Tarnished images, damaged brands and spectacularly bad decisions: the lessons of Penn State
Louis Freeh's damning report on the way Penn State in general and four of it's most prominent leaders in particular handled the Jerry Sandusky situation is yet another example of "institutional failure" in which organizations lose their moral compass and make decisions meant, putting it bluntly, to cover asses.
In the case of the Nitany Lions, Jerry Sandusky, the recently dead coach Joe Paterno and other members of the school's athletic department, it's one of those rare cases where the cover-up IS certainly as bad as the crime.
Some, like Paterno's family or former PSU standout Matt Millen, are defending JoPa. The coach can't speak for himself, and his statue still stands on campus, where so many things bear his name, his likeness, or are there because of what he did during his reign. If nothing else, it might be time for all of us to reconsider our occasional rush to deify people via graven images, newly renamed streets and such.
Institutions are supposed to protect us, or at least do what's right. Yes, they're made of mortals and they make mistakes, but usually there's one right-thinking person who emerges when a case of really bad group-think sets in. What makes the Penn State situation all the more jaw-dropping is that so many otherwise smart, savvy men did precisely the wrong thing, even when the facts were clear, the patterns established and the correct choice was obvious.
College sports is big money, and the Free report proves the men in charge at PSU decided to protect the Nitany Lions brand instead of blowing the whistle on an obvious child predator who used his position to find and cultivate new victims.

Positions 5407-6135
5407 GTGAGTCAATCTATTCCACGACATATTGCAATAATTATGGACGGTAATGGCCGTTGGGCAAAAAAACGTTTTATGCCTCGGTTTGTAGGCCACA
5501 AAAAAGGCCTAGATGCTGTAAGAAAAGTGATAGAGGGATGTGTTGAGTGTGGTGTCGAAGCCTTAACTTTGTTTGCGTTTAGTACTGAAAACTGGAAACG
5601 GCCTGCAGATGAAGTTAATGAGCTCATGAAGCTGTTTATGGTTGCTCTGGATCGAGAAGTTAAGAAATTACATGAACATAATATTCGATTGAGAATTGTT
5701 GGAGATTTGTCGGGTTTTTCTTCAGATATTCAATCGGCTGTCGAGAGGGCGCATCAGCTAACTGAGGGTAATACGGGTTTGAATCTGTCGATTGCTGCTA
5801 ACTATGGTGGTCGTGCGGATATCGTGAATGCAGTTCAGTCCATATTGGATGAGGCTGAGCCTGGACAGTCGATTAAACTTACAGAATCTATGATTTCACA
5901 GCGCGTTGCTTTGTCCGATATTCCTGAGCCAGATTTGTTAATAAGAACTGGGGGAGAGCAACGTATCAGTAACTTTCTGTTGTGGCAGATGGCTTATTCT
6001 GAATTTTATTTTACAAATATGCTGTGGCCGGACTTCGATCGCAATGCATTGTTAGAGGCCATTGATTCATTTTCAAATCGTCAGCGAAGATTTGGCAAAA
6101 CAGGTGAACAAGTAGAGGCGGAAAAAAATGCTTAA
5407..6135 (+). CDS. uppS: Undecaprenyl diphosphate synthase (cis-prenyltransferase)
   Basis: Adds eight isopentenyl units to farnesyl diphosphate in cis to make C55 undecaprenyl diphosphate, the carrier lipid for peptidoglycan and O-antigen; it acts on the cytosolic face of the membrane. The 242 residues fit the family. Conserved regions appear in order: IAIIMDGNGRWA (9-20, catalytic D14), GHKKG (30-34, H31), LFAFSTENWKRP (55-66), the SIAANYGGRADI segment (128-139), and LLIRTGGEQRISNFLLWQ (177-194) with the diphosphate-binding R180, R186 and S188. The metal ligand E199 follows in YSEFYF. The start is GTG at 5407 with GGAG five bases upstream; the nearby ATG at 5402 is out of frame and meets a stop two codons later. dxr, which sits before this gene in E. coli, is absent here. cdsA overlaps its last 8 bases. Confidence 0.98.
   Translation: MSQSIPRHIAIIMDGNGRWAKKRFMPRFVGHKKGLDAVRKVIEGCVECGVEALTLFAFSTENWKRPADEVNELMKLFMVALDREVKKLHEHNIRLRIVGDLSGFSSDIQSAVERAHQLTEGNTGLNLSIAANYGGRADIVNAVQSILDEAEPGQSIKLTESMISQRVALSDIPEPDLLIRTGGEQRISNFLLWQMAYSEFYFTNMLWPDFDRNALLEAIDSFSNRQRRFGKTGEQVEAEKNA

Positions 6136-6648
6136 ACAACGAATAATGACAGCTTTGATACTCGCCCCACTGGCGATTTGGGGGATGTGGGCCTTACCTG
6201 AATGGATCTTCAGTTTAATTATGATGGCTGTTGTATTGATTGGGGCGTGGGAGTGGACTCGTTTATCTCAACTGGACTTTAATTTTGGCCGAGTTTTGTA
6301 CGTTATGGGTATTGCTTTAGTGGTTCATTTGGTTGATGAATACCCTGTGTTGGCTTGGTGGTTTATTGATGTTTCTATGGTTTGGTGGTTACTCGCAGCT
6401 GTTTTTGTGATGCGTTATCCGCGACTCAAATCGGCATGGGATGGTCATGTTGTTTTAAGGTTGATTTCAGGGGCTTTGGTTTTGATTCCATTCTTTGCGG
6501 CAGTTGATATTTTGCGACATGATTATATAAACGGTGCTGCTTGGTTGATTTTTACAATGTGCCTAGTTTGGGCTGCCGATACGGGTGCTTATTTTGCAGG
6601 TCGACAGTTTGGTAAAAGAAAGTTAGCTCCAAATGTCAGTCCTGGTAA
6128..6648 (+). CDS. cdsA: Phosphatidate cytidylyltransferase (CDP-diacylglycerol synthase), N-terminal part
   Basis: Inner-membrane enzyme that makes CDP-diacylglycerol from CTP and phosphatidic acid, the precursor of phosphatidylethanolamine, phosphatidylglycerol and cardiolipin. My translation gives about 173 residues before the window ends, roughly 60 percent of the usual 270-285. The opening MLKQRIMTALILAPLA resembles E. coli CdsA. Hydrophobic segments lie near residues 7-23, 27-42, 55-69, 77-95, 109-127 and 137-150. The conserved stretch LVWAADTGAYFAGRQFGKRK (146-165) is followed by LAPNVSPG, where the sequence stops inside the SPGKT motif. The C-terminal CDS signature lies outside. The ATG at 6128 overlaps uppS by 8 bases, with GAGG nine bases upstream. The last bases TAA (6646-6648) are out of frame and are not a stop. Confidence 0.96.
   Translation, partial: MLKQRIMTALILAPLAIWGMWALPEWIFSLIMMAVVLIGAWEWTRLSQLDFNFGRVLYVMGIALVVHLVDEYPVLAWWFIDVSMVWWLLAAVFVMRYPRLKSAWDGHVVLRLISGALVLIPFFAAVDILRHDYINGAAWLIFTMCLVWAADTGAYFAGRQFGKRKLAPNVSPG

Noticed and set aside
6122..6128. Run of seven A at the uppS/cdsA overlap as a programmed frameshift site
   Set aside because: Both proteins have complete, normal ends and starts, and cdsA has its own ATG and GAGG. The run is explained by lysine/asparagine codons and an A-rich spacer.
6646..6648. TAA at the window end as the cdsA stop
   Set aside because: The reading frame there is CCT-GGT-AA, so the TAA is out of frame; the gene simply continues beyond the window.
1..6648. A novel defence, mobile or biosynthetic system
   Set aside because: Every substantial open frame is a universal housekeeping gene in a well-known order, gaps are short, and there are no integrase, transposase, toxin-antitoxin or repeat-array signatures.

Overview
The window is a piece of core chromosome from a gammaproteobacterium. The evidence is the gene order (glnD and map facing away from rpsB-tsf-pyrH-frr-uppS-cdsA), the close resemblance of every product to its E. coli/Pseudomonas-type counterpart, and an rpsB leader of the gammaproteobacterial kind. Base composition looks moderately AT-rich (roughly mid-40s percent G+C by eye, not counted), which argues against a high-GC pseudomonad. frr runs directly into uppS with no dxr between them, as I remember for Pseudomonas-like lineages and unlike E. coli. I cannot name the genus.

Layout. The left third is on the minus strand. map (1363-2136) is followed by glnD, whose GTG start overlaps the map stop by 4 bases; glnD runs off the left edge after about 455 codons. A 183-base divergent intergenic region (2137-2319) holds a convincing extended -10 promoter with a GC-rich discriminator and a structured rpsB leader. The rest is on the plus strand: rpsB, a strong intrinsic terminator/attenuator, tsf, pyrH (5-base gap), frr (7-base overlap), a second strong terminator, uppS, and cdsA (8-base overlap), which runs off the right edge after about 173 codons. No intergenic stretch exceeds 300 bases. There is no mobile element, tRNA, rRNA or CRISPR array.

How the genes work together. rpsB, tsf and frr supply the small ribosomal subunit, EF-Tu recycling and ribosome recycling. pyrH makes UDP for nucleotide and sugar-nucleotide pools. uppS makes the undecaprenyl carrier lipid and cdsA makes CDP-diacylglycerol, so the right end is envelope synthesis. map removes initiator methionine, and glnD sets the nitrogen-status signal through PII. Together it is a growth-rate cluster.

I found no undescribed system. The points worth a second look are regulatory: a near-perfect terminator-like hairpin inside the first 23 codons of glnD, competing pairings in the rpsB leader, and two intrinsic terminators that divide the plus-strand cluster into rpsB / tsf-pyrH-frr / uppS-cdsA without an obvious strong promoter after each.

The NCAA, which likes to sell itself as the keeper of all that's virtuous when it comes to student athletes, has a checkered record when it comes to dealing out punishments for matters as mundane as recruiting violations, overzealous alumni or shoes purchased by athletes of a certain state university. How will it handle this unthinkable moral and ethical porcupine?
NBC's Bob Costas says the NCAA might shut the football program down--a death sentence, perhaps for a season or two. Civil suits will be filed. Appeals will be made. The billable hours for attorneys will be astronomical.
Classes will resume at Penn State this fall, and life will go on in Happy Valley where a community has to come to grips about what it knew, when it knew it, and why no one said anything. As all that soul-searching happens, there's a statue that still stands on campus, a silent tribute to a man who brought PSU incredible fame, prestige and money. And, who failed the institution in spectacularly awful fashion.
In the course of trying to protect the Nitany Lions brand, Paterno and the others are guilty of irreparable harm to the very brand they so wrong-headedly tried to defend all while exposing more and more innocent kids to a monster in their midst.
Institutional failure, indeed.